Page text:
version α0.86
By Gene Thomas

Wave is a new language and powerful development environment that I am currently developing. It is so named because the programmer can surf the code, jumping between related pieces of the program; and because of the way changes propagate across the system like ripples on a pond. The language has the features of C++ but with a simpler syntax; not being constrained by backwards compatibility with C, many syntax simplifications and feature rationalisations could be made. e.g. int is a class. The Wave environment completely integrates the compiler and editor so all errors are instantly highlighted to the programmer, e.g.

Here there is no insert method in the set class. If the insert method is written the error will disappear.

Wave supports:



Code must be indented to be readable, so Wave enforces this; making the compiler aware of the indentation removes the need for error-prone {brackets} and ; semi-colons.

Wave's syntax is based on mathematics and object orientation.

'sin x' takes the sine of x, from the object orientated viewpoint we are invoking the sin method on the x object. Similarly '1 + 2' is the + method being invoked on 1 with an argument of 2. In wave methods can be symbols or named, e.g. 'myList append 9', appends 9 to myList by invoking the append method on the myList object with an argument of 9. In many cases the traditional (parentheses) may be omitted.

As in mathematics operators are assigned a precedence, so * is computed before +, e.g. 1 + 2 * 3, is 7, not 9. In Wave any method name may be assigned a precedence, symbols or names. Note that the names of methods are ascribed precedence, not actual methods, as precedence is evaluated before computing which actual method is being invoked, i.e. the order of evaluation determines which method to invoke rather than vice-versa. Method overloading is supported.


Highlighting a method shows its precedence.

Automatic type conversions are supported by implicit constrcutors1.


Declarations always read simply from left to right, e.g. a reference to a list of ints is & list int, rather than C++'s half backwards list<int> &. This make complex type declarations easier to code and follow.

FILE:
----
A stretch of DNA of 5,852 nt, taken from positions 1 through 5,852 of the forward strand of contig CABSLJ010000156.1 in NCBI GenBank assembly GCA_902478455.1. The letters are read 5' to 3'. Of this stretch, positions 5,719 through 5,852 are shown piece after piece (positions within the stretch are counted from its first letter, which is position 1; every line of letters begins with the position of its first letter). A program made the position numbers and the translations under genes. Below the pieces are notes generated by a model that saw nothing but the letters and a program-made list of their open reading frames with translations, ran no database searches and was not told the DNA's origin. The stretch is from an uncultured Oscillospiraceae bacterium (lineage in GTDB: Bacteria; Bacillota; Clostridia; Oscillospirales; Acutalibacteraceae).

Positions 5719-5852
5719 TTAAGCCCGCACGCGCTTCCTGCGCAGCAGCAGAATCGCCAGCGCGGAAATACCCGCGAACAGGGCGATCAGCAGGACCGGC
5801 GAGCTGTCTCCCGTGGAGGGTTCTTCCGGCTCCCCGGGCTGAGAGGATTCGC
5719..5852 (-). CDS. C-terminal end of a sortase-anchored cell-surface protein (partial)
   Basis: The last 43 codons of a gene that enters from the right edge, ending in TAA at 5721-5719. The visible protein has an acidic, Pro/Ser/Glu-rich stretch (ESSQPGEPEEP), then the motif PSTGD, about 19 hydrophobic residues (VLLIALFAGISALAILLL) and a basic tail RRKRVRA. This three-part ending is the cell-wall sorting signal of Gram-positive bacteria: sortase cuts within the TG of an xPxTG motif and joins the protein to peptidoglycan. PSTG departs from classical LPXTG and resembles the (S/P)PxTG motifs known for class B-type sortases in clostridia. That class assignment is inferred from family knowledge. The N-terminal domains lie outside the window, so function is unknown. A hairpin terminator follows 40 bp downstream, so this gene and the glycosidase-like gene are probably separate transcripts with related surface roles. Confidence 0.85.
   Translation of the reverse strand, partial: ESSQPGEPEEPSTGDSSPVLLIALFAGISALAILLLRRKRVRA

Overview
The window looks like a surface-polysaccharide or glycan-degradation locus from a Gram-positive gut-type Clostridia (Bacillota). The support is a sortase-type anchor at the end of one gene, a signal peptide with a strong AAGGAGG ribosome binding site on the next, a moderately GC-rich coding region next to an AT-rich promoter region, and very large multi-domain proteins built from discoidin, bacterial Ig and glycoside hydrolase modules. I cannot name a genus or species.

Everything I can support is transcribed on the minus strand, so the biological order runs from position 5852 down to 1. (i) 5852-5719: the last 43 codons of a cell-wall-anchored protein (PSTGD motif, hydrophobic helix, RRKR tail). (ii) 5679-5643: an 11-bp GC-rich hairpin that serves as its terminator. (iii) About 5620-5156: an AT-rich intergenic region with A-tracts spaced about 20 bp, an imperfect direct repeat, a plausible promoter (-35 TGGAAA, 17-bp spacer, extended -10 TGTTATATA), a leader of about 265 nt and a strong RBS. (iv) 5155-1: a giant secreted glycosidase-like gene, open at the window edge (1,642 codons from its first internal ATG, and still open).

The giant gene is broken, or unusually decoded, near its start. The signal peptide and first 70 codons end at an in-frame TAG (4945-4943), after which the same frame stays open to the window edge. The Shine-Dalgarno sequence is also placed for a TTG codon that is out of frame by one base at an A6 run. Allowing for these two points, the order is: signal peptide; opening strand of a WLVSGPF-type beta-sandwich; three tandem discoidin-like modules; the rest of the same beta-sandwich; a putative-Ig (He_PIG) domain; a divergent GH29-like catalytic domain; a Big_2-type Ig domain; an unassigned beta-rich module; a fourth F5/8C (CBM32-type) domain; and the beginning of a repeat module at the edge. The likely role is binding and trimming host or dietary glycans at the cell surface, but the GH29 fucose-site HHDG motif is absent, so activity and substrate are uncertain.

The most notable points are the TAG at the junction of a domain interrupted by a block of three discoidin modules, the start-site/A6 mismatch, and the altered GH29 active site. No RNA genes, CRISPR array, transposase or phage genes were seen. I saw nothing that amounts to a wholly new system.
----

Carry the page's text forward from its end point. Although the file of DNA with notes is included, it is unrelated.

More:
Generic Progamming

Wave supports generic programming, where one may code abstract data types, such as containers, which will be instantiated for each required type, e.g. one writes code for an abstract linked list, not being concerned with the type of data the list will store, lists may be created to hold ints or strings or anything else. As required concrete implementation will be generated automatically, e.g. one for storing ints, one for strings. Due to Wave's integrated compiler one can browse and step through the automatically generated code.

Source code for the generic set insert method and int instance2.

Template types such as containers have a straight forward syntax, e.g. a declaration of a set of ints is written

    var set int aSet


Pointer objects are seldom used in Wave as everything can be achieved with references. The old address-of operator, &, when a applied to a reference object gives a reference to a pointer which means the value may be changed. e.g.
  &head = new int

As references can be changed declaring pointers is redundant. References are fundamental as the array indexing [] method and assignment methods both return references. 'lvalues' in C are references.

1. In the present version all constructors are implicit with a cost of 0.
2. Presently the source window actually shows many errors due to the compilers limited knowledge of the template parameter type T.